Romans 3:23, 5:8, 10:9-13

1 Samuel 17:34-35, John 10:28

Last week at church, Bernie Hayes gave a sermon entitled, The Living God. http://noelridge.net/ He talked about how David, in 1 Samuel, took a sheep out of the mouth of a lion and bear.  I found that fascinating and revisited the Scripture later.  In the account, David said that if a bear or a lion picked off a sheep, he would chase it, hit it, and retrieve the sheep from its teeth.  When countered by either predator, he would grab its hair, strike it and slay it.  To follow through with the previous actions, I think David probably put the sheep down for a moment, and then maybe lovingly picked up its scared, saliva-soaked self.

That Old Testament account of David keeping sheep safe from a predator is similar to a New Testament situation.  Once Jesus saves one of His “sheep,” Jesus said, “…no one will snatch them out of my hand.”

Matthew 24:12

In my opinion, Matthew 24:12 is one of the most fascinating verses of the Bible.  In response to His disciples about signs of His coming, Jesus let them know that since wickedness will rise, “…the love of most will grow cold…”

I witnessed a couple of situations that I think can fall within the category of love growing cold.  I was driving in construction and the road narrowed with orange cones flanking both sides.  Without construction, there is a clear left lane to turn left plus a lane to go forward.  The driver of a van tried to get as far left as he/she could.  The light for the main lane was green.  The driver of a large pickup behind the van moved in closer.  The van could only inch forward, still waiting for the opportunity to turn left.  The pickup driver managed to pull around to the right of the van, yelled something at the van driver, made a sustained angry gesture, and drove off.  Love was absent and he acted in a cold way.

Another example of cold love involves a mean girl and an autistic boy.  At our church, there’s a young boy who’s autistic.  Sometimes, he has a troubled look on his face, but a lot of the times he’s excited about something, usually music or geography.  One day though, he heard that “Chloe”, a teenager, was going to be helping in the class.  He suddenly acted in a way we hadn’t seen before.  He went to a corner of the room, facing the wall.  He was very disturbed and said, “She’s my annoyer.  She comes to annoy me.  She’s been here since 2000 and I’m allergic to her.”  It turned out to be a different Chloe, but it was evident that another Chloe hadn’t shown him love and acted in a cold way.

If Jesus said something, it’s true.  If He said that most people’s love will get cold, it will.  So, if a random yelling man makes an angry gesture, a familiar “annoyer” slings more hurtful comments, or any other near-loveless or loveless action happens, just rationally remember that Jesus called it.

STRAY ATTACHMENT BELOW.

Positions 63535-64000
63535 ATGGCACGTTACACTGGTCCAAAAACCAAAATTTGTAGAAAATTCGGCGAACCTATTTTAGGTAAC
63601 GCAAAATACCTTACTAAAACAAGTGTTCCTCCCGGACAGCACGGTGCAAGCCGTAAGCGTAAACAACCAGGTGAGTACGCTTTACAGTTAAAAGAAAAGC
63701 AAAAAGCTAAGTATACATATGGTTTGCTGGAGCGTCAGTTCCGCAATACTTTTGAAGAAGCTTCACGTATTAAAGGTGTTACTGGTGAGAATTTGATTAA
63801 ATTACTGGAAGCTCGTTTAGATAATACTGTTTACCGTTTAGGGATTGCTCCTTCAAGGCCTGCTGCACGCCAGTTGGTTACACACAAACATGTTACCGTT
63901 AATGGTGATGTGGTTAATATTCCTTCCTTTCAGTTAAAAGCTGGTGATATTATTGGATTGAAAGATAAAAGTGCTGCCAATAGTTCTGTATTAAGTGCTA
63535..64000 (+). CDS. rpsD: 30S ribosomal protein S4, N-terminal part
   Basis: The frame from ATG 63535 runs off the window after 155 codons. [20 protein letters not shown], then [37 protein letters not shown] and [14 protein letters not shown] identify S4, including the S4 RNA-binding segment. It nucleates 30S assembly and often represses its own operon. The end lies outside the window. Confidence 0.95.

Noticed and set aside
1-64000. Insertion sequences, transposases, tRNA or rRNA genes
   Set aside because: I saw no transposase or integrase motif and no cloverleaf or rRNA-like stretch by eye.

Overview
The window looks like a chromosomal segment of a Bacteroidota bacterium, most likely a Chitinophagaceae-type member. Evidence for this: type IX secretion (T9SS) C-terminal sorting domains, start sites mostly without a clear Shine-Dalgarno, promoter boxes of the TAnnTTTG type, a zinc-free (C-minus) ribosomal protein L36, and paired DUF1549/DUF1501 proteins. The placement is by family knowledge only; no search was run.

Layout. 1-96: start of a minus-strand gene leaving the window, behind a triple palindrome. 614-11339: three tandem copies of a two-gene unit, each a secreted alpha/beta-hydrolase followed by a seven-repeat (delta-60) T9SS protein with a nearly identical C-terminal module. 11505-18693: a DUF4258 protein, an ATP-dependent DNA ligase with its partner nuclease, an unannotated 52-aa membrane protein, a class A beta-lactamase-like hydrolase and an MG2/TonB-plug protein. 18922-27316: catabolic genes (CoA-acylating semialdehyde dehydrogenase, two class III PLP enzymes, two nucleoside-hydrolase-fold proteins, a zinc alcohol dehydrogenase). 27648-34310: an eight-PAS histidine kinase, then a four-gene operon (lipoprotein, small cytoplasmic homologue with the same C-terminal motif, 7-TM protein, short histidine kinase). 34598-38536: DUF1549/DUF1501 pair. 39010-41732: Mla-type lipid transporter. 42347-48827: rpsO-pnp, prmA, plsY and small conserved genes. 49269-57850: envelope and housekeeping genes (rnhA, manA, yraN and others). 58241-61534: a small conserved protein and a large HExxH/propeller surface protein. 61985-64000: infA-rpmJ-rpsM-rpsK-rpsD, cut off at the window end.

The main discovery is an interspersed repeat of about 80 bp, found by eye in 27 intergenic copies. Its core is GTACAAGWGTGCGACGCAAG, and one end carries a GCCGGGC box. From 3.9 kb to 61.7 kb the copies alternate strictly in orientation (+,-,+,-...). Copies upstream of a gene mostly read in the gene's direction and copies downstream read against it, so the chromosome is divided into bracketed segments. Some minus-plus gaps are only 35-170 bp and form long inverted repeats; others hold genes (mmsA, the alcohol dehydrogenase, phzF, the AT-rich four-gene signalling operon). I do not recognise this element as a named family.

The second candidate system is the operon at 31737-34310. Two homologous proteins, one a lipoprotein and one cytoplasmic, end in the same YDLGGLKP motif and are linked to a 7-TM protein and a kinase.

Luke 5:1-11, John 8:32, 14:6, 18:37

Before my family and I went on vacation recently, I picked up a National Geographic magazine with the title, Jesus and the Apostles on the cover.  I wanted to know what was being said about my Jesus.  On one page, I was pleasantly surprised to read a caption in support of what was called a “Jesus Boat.”  Apparently, scholars used to doubt the fishermen of Galilee could have boats that could have held the number of disciples mentioned in Scripture.  But, a drought that affected the Sea of Galilee in 1986 led to the discovery of an old, 27-foot-long boat (Get out some measuring tape for the full effect), and  “…scientific dating revealed it was built within decades of the birth of Jesus and could have been used during his lifetime.”

On another page of the same magazine, however, an author said, “It may be, in the end, that the Jesus of history isn’t what matters most.  It’s what we believe about him that counts.”  It seems the author is sowing seeds of confusion.  It sounds like he’s trying to separate the Jesus of history from the Jesus of the Bible.    If that’s what he’s saying, that’s a lie and not truth.  To know Jesus is to understand that Jesus is truth!  Whether you are or aren’t on the side of truth, check out part 1 and part 2 of Who is This Jesus:

As my family and I were vacationing in Virginia, we drove by a church sign in Big Stone Gap that read, “Prevent truth decay.”  That’s good advice.

Exodus 20:7, 18-21, Psalm 139:20

Our kids had swimming lessons last week.  As I waited on them nearby on Friday, I heard a lifeguard in a pool chair talking to a couple of other lifeguards in the water.  She kept using God’s name in vain like that was a cute thing to do.  She did that so much so that one of the lifeguards sounded annoyed and responded, “What?!”

That lifeguard in the pool chair was supposed to be thinking about guarding the lives around her.  In addition, she needed to guard her words.  She may have not realized it, but misusing God’s name is a sin.  To misuse God’s name is to break one of His commandments.

In Exodus, after God gave the 10 commandments, the people heard a trumpet and thunder, saw lightning, and a smoking mountain.  Moses let them know that God was just showing that they needed to fear Him and avoid sin.  To take God’s name in vain is to be an enemy of God.  Spread the word.

 

 

 

 

Deuteronomy 32:11

We’ve had the pleasure of watching a pair of mourning doves and their two babies right outside our home.  Now that the babies are gaining independence with their wings, it’s always a surprise where we find them, maybe in our lilac bush, near our roses, etc.  It’s kind of like a living version of Where’s Waldo since they’re camouflaged.  Mommy Dove and Daddy Dove have done a good job taking care of them.

Our Heavenly Father compares Himself to an eagle parent that flutters above the young and carries the young on its wings.  That’s a picture of love.

Matthew 7:7-11, John 3:16

Matthew 19:14